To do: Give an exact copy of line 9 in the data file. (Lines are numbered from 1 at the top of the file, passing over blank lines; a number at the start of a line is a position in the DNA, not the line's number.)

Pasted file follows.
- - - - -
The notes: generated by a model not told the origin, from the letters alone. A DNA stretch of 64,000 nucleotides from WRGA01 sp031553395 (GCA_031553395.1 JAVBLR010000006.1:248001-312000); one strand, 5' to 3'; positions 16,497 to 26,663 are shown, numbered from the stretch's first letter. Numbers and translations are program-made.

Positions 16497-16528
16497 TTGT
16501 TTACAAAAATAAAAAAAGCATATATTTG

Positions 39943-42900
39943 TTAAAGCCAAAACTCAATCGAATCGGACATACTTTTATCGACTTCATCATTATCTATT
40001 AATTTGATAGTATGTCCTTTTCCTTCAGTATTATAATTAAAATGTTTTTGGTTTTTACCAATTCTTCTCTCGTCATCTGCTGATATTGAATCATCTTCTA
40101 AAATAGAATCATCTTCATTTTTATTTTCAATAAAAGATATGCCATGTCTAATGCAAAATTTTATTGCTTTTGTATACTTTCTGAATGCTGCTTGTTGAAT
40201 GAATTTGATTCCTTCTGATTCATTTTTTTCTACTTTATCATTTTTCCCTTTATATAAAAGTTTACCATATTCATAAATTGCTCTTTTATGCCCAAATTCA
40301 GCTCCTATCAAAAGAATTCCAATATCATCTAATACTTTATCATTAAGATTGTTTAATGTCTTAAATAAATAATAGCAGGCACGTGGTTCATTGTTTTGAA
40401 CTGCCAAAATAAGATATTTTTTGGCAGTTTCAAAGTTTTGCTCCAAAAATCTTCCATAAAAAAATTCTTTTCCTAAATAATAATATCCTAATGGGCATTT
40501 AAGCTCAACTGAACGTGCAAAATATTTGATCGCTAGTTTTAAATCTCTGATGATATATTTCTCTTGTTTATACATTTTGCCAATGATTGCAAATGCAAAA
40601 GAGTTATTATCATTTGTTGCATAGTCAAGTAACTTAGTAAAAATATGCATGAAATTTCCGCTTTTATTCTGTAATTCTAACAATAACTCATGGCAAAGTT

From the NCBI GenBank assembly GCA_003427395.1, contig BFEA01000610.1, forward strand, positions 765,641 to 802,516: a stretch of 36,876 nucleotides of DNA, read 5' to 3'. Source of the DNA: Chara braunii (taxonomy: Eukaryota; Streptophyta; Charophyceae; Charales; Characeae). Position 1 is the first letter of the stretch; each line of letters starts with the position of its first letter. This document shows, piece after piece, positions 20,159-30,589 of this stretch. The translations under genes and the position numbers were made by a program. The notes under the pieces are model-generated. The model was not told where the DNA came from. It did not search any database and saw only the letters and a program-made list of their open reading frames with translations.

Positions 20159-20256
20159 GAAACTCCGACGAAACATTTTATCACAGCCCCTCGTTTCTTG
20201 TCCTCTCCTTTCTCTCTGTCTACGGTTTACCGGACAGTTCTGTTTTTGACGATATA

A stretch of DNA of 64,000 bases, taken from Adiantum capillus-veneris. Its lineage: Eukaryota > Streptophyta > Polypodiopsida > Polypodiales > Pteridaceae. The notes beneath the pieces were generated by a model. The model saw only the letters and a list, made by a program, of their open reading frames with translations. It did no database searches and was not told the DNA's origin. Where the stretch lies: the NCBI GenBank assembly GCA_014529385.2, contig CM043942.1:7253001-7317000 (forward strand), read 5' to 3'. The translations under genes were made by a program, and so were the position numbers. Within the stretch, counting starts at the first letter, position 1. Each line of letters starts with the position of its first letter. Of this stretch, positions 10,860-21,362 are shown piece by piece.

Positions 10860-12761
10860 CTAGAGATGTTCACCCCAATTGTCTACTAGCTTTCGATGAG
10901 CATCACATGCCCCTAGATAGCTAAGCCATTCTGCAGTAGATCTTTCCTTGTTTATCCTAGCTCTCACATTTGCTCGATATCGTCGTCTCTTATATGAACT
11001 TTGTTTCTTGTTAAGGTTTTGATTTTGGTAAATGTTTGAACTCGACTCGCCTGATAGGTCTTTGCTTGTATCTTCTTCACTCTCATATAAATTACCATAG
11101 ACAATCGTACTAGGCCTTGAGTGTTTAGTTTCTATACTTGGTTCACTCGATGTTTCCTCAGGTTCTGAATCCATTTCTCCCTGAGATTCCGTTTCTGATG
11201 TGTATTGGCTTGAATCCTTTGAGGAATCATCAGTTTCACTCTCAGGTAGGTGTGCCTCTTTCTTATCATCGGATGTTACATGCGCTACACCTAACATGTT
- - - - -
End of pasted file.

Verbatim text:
40201 GAATTTGATTCCTTCTGATTCATTTTTTTCTACTTTATCATTTTTCCCTTTATATAAAAGTTTACCATATTCATAAATTGCTCTTTTATGCCCAAATTCA